Today: July 06, 2005 at 11:39:4 PDT
FALLON, Nev. (AP) - A former state wildlife commissioner and his
adult son have been fined $2,000 each for lying to obtain a Nevada
resident hunting license.
District Judge Robert Estes on Tuesday also denied requests by
Bradley Quilici, 52, and his son, Dario, to withdraw the no contest
pleas they entered last fall.
Bradley Quilici, who resigned from the state wildlife board as the
investigation unfolded last year, said he was unaware his son was
claiming residency during 2002-2004 in Utah, where he paid in-state
tuition and had a Utah fishing and driver's license.
"I had no clue what this kid did in Utah or I would have kicked his
butt," Bradley Quilici told the judge.
Laws in Nevada and elsewhere make it a crime to claim residency in
more than one state to obtain a resident hunting or fishing license.
He also maintained that the prosecution amounted to a vendetta by the
Nevada Department of Wildlife. Quilici served on the state wildlife
board from 1999 until May 2004, when he resigned amid the investigation
by state game wardens.
"A lot of games were played by NDOW," he said. "They just laid out
this thing to hammer me.
"NDOW's not perfect. There's some good people there but they were
after me and my son's taking the brunt of it," he said.
Besides the criminal fines, Estes also ratified terms of a plea
agreement that imposed $4,000 in combined civil penalties and a
three-year, nationwide hunting ban. The Quilicis could have been
sentenced to up to a year in jail.
The no contest pleas involved a violation in 2003, when Dario Quilici,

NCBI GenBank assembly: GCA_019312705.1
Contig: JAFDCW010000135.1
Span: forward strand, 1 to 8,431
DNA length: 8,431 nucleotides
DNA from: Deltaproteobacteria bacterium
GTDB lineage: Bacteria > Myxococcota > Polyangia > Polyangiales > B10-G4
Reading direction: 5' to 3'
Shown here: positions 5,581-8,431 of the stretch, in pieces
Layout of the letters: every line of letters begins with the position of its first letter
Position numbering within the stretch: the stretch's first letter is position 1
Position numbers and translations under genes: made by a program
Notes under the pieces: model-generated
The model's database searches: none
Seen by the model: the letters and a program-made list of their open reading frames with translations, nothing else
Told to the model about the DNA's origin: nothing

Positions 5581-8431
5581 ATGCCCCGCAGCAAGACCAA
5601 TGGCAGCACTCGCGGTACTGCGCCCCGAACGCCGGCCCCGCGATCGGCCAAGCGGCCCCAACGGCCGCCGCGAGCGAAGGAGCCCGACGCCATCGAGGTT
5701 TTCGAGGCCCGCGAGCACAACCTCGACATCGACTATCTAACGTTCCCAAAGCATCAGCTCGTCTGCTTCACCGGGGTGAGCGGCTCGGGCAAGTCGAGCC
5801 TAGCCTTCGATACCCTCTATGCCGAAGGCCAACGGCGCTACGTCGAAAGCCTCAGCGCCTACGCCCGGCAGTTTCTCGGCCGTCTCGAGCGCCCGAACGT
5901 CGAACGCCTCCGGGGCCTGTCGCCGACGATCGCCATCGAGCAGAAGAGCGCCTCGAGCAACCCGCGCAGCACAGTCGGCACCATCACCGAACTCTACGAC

25, obtained a coveted Nevada bull elk and an antelope tag. He was
successful in both hunts, though mounts of the illegally killed animals
More than a dozen other criminal charges - including two felonies -
that were filed in Churchill, Pershing and Lincoln counties were dropped
as part of the plea negotiations.
Deputy District Attorney Brandi Jensen told the judge that the
statute of limitations on the charges in Pershing and Lincoln counties
had already expired. If the Quilicis were allowed to withdraw their
pleas, those cases could not be refiled.
"Nevada is a state that is proud of its hunting system and it's one
that should be afforded great respect," she said. "The hunters are
furious that someone would work the system in this case."
Fallon attorney Jim Sloan, representing Dario Quilici, argued that
his client was always a Nevada resident. He presented tax returns and
other records to show Dario Quilici never changed his address from his
father's house in Lovelock.
"The reasonable inference is that Dario Quilici, for all intents and
purposes, was a resident of the state of Nevada," Sloan said. "There may
be some violation in the state of Utah but there's no question Dario
Quilici is a resident of Nevada."
The judge was unsympathetic, telling Dario Quilici that he had to pay
out-of-state tuition to attend law school.
"I thought that it was unjust because Nevada didn't have a law
school," Estes said. "It cost me thousands of dollars but that was the
rule and I obeyed it because it was the rule.
"You think this in an injustice but justice or injustice depends on
whose ox is getting gored."
Sloan also argued that there was a conflict of interest because Reno
attorney Ken McKenna represented both father and son through their
But the judge rejected that argument as well, saying both Quilicis
acknowledged during the hearing last fall that the plea deal was in
their best interest to avoid charges in the other counties.
Sloan said he will appeal the case to the Nevada Supreme Court.
Gov. Kenny Guinn appointed Bradley Quilici as a representative to the
nine-member board that sets wildlife policy in November 1999.
Two months later it was learned that Quilici had been cited by a game
warden in 1982 for trapping violations. He was found guilty of five
misdemeanor violations and ordered to pay $100 apiece in fines.
Information from: Lahontan Valley News,